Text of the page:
We work with a number of Montana dentists to make your appointments more comfortable. Explore the sedation and anesthesia options for your dental visits.
Minimal sedation (often referred to “sleep dentistry”) is a minimally depressed level of consciousness where a patient is relaxed but completely aware of their surroundings. Minimal sedation is often all a patient will require to help them feel comfortable while at the dentist, but this is not always the case. Three commonly used drugs for minimal sedation include valium, midazolam or triazolam, all of which are given to the patient by mouth. Oxygen with nitrous oxide may also be used to help the effects of the drug. Breathing and heart functions are not effected with minimal sedation. Please contact Dr. Klise for any further questions regarding minimal sedation.
With moderate sedation a patient is sedated to a greater extent than minimal sedation but remains responsive to questions and their surroundings with minimal or no stimulation. Patients are more relaxed than with minimal sedation and do not recall what is happening around them. Although not always successful, moderate sedation may again be all a patient needs to help them through a dental appointment. Although drugs can be administered by mouth, through an IV or a combination of both, the IV route is usually chosen. Oxygen and nitrous oxide are often used to help the effects of the drug(s) and like minimal sedation, breathing and heart functions are not effected.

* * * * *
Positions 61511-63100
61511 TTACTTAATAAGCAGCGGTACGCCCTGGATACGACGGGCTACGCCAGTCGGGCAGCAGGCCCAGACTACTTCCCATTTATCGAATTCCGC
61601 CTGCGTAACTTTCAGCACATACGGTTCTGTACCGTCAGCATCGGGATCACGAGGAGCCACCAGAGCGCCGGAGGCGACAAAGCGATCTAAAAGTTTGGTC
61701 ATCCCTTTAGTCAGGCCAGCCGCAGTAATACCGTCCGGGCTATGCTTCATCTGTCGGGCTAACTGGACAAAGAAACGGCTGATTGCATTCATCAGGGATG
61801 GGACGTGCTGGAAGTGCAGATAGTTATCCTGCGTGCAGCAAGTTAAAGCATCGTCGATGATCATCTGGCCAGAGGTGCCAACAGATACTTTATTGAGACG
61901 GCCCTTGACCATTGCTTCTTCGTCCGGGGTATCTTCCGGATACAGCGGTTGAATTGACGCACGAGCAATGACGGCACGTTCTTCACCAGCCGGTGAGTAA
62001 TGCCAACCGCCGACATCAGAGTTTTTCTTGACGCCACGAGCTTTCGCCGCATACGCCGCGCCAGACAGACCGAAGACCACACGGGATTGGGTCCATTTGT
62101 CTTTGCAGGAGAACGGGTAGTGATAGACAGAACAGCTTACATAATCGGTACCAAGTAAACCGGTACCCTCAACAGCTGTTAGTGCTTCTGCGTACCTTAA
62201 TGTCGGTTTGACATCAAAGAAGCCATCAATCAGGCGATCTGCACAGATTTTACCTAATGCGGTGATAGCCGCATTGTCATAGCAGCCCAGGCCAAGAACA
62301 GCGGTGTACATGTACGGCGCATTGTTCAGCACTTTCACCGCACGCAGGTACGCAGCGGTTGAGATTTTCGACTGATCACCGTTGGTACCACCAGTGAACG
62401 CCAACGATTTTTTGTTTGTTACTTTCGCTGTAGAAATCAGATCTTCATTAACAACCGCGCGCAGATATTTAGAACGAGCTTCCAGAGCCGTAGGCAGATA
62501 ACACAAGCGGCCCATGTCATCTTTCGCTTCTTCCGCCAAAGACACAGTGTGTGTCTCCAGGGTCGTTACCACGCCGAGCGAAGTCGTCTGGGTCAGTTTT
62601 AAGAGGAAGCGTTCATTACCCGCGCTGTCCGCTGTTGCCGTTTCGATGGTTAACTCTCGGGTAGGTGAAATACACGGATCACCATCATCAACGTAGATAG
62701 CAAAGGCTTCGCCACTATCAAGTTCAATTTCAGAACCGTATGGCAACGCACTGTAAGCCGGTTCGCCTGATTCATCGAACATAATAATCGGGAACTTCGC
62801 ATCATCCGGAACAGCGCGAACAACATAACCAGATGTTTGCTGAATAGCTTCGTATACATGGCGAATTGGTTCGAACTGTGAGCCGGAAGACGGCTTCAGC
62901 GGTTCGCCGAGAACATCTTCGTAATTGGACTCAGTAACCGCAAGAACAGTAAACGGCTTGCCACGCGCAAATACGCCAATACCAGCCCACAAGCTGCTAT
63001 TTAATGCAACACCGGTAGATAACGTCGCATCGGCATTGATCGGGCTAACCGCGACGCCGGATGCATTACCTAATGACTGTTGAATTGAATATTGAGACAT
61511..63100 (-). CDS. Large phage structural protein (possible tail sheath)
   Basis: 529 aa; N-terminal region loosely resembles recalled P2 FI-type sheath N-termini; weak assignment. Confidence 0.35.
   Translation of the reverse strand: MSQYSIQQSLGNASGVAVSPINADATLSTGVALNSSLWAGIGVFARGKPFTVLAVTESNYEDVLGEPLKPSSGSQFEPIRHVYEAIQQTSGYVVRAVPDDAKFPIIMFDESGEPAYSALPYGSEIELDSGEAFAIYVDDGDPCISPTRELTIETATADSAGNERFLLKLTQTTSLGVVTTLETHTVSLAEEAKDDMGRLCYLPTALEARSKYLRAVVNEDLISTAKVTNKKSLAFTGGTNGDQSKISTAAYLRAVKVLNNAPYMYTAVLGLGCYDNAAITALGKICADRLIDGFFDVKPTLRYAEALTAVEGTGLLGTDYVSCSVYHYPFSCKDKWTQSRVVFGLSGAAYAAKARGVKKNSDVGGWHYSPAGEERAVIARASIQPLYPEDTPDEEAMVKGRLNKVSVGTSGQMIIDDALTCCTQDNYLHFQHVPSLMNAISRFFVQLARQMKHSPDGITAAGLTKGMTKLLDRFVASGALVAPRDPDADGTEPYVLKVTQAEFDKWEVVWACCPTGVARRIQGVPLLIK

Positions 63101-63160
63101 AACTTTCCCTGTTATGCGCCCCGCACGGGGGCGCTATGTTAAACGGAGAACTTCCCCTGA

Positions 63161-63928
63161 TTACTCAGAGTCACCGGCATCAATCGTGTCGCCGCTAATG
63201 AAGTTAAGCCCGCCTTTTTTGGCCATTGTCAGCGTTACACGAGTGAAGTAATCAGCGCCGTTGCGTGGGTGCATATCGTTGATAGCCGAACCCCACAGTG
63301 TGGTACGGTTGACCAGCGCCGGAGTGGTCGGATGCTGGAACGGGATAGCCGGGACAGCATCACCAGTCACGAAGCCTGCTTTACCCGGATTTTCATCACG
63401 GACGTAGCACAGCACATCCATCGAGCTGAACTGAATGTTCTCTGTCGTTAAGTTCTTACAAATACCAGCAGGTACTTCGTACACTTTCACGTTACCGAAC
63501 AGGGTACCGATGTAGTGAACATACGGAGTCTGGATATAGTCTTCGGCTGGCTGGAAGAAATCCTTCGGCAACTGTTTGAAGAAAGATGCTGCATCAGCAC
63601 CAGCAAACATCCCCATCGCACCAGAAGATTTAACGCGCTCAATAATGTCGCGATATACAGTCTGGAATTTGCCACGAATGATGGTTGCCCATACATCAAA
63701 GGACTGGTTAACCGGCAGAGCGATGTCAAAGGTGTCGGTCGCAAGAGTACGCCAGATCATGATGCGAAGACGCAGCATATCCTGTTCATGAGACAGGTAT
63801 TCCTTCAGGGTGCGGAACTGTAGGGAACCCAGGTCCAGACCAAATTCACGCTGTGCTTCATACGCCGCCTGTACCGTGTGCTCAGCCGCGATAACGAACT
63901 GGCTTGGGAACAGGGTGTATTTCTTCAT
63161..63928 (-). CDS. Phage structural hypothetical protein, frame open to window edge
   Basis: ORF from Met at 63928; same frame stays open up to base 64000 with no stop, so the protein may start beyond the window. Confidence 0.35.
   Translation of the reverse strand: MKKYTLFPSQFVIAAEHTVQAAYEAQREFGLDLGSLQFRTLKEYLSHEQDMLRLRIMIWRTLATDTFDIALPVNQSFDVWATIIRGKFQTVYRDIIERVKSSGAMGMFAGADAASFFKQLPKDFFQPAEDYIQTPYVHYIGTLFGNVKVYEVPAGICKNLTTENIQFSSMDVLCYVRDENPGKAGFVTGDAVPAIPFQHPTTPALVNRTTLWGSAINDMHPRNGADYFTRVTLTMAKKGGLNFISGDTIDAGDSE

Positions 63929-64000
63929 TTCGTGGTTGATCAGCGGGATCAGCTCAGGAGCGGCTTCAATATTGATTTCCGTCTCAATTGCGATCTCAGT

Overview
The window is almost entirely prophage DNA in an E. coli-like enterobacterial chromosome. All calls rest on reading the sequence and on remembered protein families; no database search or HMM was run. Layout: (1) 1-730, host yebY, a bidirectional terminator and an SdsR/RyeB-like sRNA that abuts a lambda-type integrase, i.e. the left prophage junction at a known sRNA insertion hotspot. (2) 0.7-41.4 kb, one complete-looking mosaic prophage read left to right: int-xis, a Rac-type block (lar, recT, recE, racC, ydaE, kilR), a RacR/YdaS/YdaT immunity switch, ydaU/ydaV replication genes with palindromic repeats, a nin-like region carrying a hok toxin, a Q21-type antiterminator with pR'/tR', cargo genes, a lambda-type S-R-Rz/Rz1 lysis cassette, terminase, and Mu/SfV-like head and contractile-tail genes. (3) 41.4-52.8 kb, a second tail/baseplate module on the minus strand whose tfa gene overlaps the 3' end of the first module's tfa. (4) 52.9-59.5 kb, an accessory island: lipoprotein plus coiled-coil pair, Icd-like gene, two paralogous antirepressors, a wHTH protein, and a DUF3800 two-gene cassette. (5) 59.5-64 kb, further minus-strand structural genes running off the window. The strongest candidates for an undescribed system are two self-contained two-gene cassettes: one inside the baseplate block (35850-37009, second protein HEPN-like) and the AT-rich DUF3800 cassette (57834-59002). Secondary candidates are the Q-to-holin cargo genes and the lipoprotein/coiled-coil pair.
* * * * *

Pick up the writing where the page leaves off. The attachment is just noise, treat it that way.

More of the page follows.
Deep Sedation or General Anesthesia:
Deep sedation and general anesthesia are very similar in description. So they are defined and treated as the same with subtle differences. During deep sedation or general anesthesia patients are heavily sedated, are not easily aroused, will not recall their surroundings and will respond only to repeated or painful stimulation. Many different drugs and combinations of drugs can be utilized to achieve deep sedation or general anesthesia. Drugs are delivered intravenously (with an IV), by breathing a gas or a combination of both. For safety and drug delivery, IV’s must always be in place for these types of anesthesia. Airway and breathing functions are easily effected as well as heart function to a lesser degree, requiring a high level of observation.